Lexington Business Lawyers

The Importance of Registering Your Business

August 2nd, 2016 by Bunch & Brock

Lexington Business Lawyers

When it comes to business, there is a lot of value in branding. A memorable logo, solid advertising, and thorough customization can go a long way toward gaining a competitive edge in today’s seemingly endless sea of consumer choice. However, there may be no more important piece in the branding puzzle than a well-chosen name. Recording that name is one of several registrations involved in running a small business.

In order to create a public record letting people know who is running a business, anyone who wants to name their business anything other than their given name is legally required to register for a “Doing Business As” (DBA) name. Also known as a trade name, fictitious business name, or assumed name, a DBA is way for a sole proprietorship or partnership to use a business name without having to create a formal entity. For example, if Henry Clay wanted to run a pottery business as Henry Clay, he would not need to register the name. However, if he wanted to operate it as “Pottery by Henry,” he would. And if he had an LLC named “Pottery by Henry, LLC,” he would have to file a DBA before starting “Pottery by Henry Too.” DBA registration also protects the owner by preventing anyone else from using the name.

Registration with the state is legally required to open a business bank account. Separating personal monies from business monies is a vital business practice for many reasons, including protecting the owner from personal loss in the event the business fails and increasing the appearance of professionalism. Proof of proper registration is also required for small business loans and will be requested by most lenders if the owner applies for a business credit card. Since securing funding can often be extremely critical and time-sensitive, it is wise to register a business early in the formation process. Leaving it until the end can put an owner in a tough spot, at risk for losing out to a competitor, unable to hire workers, and possibly even in danger of shutting down.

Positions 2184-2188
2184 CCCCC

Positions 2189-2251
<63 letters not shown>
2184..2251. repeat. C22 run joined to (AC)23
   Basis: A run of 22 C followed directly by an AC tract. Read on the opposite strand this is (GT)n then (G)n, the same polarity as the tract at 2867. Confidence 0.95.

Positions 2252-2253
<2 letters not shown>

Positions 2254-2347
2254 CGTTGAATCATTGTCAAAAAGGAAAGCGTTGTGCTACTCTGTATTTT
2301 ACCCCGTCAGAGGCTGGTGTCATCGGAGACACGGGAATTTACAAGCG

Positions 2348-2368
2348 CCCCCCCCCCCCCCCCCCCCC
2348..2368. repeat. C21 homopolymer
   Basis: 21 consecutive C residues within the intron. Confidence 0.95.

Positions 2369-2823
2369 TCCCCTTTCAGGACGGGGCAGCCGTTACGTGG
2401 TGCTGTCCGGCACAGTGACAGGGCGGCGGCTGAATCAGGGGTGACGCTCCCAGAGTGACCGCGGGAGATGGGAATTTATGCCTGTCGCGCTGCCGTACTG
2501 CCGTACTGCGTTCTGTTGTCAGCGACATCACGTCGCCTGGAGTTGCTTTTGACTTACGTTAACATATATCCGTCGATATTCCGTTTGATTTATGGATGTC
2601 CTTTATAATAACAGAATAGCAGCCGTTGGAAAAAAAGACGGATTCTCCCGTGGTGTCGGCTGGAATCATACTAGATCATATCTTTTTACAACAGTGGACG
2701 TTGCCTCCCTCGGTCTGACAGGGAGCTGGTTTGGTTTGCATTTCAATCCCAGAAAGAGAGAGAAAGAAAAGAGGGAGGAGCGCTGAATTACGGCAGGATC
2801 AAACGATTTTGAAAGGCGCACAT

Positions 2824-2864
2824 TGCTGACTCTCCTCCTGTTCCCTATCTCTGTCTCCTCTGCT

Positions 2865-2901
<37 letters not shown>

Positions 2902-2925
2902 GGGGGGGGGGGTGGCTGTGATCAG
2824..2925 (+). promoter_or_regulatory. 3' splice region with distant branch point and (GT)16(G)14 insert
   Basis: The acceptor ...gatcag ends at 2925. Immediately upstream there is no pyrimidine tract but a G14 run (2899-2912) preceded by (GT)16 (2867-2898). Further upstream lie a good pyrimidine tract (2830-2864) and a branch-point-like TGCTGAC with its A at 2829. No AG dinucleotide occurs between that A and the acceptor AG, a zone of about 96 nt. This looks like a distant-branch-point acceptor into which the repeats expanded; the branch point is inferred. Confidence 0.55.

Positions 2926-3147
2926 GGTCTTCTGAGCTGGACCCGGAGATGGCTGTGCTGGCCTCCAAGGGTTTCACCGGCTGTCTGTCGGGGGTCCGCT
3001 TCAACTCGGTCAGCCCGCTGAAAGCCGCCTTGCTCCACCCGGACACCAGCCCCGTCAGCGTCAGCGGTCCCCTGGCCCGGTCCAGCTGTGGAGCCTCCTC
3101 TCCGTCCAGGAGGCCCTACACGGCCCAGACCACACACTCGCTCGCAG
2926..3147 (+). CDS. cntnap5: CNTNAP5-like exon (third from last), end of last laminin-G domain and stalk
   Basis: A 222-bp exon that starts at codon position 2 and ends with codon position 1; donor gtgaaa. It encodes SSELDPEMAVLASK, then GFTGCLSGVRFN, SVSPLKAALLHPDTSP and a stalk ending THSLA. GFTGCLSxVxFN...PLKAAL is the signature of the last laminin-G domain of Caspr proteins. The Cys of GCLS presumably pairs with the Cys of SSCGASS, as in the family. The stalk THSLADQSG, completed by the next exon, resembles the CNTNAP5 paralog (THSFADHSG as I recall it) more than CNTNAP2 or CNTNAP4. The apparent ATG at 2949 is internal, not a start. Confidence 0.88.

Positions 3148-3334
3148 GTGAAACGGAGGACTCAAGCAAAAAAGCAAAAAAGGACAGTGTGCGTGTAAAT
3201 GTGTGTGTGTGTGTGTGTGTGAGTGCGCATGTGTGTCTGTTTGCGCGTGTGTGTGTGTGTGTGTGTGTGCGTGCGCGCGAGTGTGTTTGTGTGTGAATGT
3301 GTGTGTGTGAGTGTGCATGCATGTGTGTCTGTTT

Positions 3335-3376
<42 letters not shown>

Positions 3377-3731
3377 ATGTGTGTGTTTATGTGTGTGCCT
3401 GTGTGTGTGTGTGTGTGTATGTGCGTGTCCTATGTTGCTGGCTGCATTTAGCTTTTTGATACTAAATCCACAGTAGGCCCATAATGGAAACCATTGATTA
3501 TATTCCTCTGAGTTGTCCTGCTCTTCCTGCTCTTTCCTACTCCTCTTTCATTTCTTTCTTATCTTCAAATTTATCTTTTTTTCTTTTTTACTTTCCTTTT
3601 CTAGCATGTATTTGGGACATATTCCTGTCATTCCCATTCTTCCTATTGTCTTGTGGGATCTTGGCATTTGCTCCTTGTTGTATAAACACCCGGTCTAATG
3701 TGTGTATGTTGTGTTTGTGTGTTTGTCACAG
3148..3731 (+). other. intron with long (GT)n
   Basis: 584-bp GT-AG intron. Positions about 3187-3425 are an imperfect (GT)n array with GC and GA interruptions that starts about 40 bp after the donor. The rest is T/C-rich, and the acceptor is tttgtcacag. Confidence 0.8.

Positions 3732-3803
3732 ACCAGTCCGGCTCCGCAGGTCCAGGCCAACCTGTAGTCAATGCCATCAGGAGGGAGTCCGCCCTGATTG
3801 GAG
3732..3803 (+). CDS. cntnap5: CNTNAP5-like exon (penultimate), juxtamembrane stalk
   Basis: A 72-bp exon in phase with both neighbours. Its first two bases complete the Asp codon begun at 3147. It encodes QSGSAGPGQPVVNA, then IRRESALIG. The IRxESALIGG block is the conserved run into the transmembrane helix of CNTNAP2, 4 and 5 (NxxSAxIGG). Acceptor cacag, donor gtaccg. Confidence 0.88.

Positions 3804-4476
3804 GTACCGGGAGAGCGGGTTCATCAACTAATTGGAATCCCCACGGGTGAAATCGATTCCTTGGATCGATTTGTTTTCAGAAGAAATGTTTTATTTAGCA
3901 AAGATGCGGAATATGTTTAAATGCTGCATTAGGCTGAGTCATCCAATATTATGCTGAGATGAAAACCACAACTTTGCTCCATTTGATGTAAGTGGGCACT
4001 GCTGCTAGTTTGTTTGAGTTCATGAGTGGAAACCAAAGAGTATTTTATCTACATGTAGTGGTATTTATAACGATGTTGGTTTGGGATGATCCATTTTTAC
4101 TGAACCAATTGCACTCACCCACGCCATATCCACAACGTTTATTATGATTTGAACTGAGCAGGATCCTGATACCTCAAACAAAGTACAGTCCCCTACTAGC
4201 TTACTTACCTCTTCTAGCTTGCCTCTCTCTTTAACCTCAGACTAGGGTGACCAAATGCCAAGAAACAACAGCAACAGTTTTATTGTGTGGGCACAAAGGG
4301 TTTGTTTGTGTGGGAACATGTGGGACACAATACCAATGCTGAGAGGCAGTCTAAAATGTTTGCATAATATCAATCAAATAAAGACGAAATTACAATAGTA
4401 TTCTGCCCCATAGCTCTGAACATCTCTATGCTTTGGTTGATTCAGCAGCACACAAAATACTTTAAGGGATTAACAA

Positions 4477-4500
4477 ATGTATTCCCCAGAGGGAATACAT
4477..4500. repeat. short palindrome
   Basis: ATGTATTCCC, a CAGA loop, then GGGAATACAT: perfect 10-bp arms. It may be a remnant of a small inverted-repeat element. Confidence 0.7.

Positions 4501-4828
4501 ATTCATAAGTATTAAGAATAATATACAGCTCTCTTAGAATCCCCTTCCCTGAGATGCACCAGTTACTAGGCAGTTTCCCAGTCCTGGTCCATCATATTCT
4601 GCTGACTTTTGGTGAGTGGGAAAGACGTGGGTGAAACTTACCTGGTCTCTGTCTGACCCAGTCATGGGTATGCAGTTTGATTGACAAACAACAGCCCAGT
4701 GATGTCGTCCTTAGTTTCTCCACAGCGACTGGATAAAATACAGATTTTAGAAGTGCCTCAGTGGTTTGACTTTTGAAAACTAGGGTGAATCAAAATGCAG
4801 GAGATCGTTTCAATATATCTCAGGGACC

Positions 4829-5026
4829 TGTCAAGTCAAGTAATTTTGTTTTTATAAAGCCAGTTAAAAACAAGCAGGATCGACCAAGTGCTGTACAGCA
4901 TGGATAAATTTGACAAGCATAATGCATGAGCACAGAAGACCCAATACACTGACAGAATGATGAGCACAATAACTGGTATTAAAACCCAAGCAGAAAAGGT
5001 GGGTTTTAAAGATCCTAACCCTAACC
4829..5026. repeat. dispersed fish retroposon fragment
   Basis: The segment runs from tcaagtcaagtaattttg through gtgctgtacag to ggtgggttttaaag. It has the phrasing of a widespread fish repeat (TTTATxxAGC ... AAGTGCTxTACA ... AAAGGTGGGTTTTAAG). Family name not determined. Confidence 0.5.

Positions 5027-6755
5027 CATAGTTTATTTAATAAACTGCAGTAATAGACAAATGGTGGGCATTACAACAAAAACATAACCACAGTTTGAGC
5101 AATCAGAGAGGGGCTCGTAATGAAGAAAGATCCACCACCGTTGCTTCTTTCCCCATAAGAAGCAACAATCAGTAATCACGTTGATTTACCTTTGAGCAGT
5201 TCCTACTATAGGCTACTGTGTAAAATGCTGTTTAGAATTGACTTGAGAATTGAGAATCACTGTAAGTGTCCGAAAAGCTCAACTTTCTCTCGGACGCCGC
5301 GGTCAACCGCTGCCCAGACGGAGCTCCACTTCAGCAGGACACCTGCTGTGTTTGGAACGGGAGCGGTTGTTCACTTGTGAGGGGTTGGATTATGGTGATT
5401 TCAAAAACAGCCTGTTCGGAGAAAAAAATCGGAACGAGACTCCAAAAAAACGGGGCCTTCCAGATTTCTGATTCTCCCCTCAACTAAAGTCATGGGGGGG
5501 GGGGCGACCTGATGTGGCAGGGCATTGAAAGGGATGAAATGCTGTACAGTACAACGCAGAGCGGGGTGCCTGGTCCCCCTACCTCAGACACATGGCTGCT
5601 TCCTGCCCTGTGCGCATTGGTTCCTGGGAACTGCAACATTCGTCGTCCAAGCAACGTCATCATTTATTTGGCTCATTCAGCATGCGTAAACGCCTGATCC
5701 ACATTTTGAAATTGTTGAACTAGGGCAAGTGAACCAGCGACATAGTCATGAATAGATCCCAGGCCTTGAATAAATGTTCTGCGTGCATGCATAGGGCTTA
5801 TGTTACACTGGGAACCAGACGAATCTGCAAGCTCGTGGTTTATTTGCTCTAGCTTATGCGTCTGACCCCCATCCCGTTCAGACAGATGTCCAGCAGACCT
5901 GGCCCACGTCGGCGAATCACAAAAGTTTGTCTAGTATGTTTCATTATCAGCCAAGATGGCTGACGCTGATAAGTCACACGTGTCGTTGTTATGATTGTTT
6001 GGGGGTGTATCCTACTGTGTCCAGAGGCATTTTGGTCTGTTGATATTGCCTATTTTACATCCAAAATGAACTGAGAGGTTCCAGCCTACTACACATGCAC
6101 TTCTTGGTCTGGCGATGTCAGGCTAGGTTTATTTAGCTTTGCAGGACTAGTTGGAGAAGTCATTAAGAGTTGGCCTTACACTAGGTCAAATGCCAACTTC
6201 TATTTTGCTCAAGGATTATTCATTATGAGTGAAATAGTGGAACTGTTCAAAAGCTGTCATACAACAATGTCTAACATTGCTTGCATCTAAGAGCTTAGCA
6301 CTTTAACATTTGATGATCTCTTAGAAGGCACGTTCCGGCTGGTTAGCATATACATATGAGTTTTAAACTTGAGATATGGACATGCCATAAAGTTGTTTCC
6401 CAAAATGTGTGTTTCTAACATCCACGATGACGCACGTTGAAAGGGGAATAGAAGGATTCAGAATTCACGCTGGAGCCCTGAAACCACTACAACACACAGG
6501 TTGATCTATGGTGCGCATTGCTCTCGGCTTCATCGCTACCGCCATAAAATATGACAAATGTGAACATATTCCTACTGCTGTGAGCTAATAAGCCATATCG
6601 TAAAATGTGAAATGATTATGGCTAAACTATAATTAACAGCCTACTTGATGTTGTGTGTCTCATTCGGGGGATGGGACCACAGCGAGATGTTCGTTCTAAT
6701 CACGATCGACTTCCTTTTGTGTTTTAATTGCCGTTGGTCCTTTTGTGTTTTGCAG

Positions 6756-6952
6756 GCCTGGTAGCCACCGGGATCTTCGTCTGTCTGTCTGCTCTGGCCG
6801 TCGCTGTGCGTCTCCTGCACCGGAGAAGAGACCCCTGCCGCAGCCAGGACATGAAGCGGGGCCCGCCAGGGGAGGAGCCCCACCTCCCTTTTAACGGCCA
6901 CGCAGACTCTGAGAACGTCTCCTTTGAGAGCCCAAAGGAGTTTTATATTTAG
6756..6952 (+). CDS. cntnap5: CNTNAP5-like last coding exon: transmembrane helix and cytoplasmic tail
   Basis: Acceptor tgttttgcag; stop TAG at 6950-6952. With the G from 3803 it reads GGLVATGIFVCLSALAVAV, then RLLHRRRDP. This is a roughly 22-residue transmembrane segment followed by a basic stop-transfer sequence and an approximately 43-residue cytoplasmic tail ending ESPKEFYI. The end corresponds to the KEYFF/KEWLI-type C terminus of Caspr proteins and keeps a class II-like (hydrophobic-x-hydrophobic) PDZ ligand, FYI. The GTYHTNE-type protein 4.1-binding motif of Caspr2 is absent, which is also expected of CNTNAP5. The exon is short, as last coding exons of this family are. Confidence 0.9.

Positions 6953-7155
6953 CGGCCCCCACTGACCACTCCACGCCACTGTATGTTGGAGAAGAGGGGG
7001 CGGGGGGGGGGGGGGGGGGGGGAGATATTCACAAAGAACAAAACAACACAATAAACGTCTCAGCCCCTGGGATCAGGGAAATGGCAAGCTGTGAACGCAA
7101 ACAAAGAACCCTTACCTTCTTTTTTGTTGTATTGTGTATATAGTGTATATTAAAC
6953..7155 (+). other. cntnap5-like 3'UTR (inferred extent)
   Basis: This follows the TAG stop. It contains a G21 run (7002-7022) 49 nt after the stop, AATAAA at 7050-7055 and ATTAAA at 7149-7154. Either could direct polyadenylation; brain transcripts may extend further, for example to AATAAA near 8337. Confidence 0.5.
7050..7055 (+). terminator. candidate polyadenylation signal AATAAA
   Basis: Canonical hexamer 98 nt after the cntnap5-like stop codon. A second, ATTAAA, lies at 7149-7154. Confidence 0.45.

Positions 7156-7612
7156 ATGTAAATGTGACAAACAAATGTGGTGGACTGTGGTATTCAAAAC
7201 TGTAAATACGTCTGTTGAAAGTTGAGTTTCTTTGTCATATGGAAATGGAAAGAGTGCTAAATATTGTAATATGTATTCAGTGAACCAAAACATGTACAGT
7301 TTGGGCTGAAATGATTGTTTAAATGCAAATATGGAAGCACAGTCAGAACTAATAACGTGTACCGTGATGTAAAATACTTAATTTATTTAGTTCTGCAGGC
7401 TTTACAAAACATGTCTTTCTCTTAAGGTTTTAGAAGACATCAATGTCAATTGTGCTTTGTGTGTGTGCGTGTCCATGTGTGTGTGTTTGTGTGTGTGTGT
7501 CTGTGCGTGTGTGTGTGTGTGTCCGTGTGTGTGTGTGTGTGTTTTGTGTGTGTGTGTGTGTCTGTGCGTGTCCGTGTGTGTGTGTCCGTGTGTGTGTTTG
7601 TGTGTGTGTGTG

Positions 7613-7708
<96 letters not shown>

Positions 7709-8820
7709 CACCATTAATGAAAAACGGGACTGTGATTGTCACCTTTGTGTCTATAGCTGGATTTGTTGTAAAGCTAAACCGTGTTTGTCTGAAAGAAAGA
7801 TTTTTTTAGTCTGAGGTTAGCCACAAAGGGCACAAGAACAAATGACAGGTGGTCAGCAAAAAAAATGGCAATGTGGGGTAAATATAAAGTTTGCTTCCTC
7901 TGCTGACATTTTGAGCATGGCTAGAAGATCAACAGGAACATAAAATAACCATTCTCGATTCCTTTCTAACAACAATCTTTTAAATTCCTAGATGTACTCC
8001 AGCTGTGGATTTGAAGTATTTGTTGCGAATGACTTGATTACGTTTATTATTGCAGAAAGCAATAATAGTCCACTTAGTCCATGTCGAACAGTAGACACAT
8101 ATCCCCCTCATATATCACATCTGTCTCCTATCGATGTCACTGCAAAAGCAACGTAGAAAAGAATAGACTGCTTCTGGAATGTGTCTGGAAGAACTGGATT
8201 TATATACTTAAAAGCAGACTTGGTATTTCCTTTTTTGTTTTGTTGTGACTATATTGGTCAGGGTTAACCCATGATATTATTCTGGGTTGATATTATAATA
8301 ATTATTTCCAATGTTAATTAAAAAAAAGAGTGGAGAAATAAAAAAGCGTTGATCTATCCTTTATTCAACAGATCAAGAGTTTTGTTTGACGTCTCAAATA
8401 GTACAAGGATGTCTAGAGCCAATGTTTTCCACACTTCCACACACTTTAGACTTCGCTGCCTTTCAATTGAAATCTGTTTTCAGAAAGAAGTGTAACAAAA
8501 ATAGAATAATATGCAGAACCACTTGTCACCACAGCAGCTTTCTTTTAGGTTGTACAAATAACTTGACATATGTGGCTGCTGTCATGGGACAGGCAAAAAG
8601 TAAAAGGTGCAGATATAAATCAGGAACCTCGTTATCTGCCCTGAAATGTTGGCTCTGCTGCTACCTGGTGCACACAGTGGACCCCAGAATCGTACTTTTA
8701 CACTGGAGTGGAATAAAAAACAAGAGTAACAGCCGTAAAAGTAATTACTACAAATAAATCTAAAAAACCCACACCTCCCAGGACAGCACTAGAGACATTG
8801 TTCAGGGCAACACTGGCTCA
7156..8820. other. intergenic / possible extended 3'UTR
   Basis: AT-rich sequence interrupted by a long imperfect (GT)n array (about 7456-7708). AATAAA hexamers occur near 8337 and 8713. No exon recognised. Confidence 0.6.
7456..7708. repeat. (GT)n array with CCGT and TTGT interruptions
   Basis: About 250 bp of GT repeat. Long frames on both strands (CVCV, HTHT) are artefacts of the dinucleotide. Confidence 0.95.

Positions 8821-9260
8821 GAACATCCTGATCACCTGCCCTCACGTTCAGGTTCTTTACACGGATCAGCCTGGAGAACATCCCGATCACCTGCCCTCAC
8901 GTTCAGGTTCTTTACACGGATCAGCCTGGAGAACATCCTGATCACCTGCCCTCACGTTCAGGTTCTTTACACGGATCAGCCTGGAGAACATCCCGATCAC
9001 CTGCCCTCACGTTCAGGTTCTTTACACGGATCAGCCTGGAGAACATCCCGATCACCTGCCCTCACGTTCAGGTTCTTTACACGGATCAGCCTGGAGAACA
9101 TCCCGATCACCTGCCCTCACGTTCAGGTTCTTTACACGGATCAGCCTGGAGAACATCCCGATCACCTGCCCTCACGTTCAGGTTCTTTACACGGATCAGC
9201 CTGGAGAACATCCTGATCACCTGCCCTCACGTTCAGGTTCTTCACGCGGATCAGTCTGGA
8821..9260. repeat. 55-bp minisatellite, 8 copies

Registered businesses have state identification numbers, allowing the routing of taxes, which is a requirement for hiring employees. Many suppliers offer wholesale rates for business owners who can show official state paperwork, making registration a prerequisite for receiving certain discounts. Implicit in registration is the assurance that a business is legitimate, which can put new customers at ease and more likely to choose a registered company than an unregistered one.

Taking the right steps as you are getting your new business off the ground is essential for any start-up. With over 35 years of experience, the Fayette County business lawyers at Bunch & Brock are committed to providing each of our clients with a high level of personal service. We are dedicated to helping those in our community who may be in the beginning stages of developing a business or may wish to review a prior formation. We take the time to fully understand your situation and discuss your options. Let us work with you to make sure that your business is operating legally and to its maximum benefit. We encourage you to contact our office by calling 859-254-5522 or filling out this online form.